For years, self-regulatory agencies (like FINRA or the Exchanges) have wielded the statutory authority granted them by Congress – and backed by the SEC – exercising governmental power to compel testimony, impose fines and punishments, and even bar a person or firm from an entire industry.

At the same time, they declaim that they’re just membership organizations, so don’t owe anyone Constitutional protections (like Fifth Amendment Due Process) and aren’t subject to Equal Access to Justice Act claims for your litigation expenses when they lose.

So SROs essentially are the government – except when they’re not.

The latest in this double-speak arrived last week from the IRS. The Wall St. Journal (June 6, 2016) reports a memo by the IRS Associate Chief Counsel’s Office concluding that fines and penalties paid to FINRA are not deductible because FINRA “is effectively a government agency when it enforces securities regulations.”

IRS Chief Counsel Advice Memorandum No. 201623006 (IRS May 2, 2016, released June 3, 2016) concluded “FINRA is a corporation serving as an agency or instrumentality of the government of the United States for purposes of section 1.162-21(a)(3) when it is performing its federally-mandated duties under the Securities Exchange Act of 1934… of conducting enforcement and disciplinary proceedings….”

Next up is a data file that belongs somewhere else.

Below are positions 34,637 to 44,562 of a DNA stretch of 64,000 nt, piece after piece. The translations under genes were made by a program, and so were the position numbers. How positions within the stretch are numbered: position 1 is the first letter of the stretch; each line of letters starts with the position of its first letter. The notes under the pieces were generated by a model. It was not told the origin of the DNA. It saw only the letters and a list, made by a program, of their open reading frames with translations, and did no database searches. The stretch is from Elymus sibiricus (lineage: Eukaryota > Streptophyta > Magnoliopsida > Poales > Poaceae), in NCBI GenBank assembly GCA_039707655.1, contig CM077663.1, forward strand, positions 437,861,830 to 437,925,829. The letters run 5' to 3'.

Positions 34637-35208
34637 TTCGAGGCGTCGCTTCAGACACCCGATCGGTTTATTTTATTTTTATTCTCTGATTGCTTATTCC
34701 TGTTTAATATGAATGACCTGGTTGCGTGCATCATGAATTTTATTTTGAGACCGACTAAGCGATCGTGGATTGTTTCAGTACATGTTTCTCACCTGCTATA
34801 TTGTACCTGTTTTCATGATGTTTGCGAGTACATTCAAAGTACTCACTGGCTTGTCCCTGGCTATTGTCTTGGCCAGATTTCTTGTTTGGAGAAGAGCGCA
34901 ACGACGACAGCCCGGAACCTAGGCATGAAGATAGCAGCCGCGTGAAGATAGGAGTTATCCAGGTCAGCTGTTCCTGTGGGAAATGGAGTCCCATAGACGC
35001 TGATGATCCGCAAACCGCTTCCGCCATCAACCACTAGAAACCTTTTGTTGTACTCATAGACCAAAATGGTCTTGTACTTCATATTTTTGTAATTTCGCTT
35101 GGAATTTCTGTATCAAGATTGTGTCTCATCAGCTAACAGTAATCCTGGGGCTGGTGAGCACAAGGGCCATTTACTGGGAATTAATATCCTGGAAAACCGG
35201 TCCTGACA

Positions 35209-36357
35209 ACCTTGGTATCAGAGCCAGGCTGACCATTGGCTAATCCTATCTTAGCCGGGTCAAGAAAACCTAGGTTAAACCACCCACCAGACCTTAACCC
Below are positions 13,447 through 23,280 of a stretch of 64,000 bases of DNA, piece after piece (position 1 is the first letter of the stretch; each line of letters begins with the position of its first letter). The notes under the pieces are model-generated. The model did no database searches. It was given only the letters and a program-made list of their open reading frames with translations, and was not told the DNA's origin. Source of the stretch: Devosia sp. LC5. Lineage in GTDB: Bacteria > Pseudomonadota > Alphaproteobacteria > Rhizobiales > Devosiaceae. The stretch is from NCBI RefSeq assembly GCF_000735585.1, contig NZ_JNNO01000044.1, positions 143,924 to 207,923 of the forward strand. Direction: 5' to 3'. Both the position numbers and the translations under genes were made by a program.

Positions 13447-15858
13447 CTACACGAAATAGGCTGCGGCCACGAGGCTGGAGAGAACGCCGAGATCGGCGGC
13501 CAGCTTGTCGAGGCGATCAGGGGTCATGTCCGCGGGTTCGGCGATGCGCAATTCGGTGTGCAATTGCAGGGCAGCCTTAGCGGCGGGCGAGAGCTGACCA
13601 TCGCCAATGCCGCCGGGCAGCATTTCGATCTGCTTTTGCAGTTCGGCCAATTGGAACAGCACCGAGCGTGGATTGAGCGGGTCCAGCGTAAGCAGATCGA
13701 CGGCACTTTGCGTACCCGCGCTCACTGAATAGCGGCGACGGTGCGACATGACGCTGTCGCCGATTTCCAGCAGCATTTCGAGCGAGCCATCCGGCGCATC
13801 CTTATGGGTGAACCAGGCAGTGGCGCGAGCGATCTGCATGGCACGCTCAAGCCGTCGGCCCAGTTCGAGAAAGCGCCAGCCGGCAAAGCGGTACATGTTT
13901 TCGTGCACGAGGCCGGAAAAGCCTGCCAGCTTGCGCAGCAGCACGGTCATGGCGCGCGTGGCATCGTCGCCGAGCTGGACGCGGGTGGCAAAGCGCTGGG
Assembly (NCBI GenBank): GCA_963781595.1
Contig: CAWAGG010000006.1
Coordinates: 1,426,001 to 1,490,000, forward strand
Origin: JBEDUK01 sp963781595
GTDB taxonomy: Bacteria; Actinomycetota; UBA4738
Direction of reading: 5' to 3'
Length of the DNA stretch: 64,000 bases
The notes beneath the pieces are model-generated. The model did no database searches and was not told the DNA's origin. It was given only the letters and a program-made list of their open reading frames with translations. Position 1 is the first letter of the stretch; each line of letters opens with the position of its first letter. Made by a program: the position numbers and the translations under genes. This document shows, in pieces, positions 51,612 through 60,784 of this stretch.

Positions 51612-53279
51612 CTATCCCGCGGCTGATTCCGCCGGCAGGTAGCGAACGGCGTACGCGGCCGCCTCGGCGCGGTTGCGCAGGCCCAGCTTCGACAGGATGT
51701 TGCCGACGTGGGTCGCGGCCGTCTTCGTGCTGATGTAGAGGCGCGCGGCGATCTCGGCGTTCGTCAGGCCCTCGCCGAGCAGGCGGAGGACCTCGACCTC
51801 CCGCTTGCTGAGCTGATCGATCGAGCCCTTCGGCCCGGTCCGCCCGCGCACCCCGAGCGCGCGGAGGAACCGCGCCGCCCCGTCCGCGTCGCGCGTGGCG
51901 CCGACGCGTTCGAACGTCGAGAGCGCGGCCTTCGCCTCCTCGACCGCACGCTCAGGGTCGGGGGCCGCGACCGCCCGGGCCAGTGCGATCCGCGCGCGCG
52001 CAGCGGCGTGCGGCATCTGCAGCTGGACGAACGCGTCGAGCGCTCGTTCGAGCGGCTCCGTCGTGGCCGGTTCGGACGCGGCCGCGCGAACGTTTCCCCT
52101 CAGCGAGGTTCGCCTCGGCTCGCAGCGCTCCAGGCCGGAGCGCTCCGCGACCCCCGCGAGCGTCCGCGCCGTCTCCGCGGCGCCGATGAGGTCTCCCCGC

Its author (Chief, Branch 3, Office of Associate Chief Counsel – Income Tax and Accounting) blithely dismissed the IRS’s prior concession to the contrary inRothner v. Commissioner, T.C. Memo 1996-442 (affirming deductibility of a Chicago Mercantile Exchange fine). He also rejected taxpayer arguments pointing out that SROs themselves claim they are not government instrumentalities and are not subject to Fifth Amendment Due Process constraints. The IRS concludes: “This does not undermine our conclusion, because an entity can be an agency or instrumentality of government for one purpose but not another.”

Put another way: SROs are the government when it suits them, but not when it suits you.

And consistency in the law, apparently, is just foolish – the hobgoblin of little minds.

I argued this before: ‘Entwinement’ and NASD Enforcement Proceedings: Reexamining NASD’s State-Actor Status in the Post-Brentwood Era, 39 Sec. Reg. L. Rep. 1111 (BNA July 16, 2007).

Finally, don’t think this IRS position will be of any use to you. The memo says “This advice may not be used or cited as precedent.” (So, then, what’s it purpose?)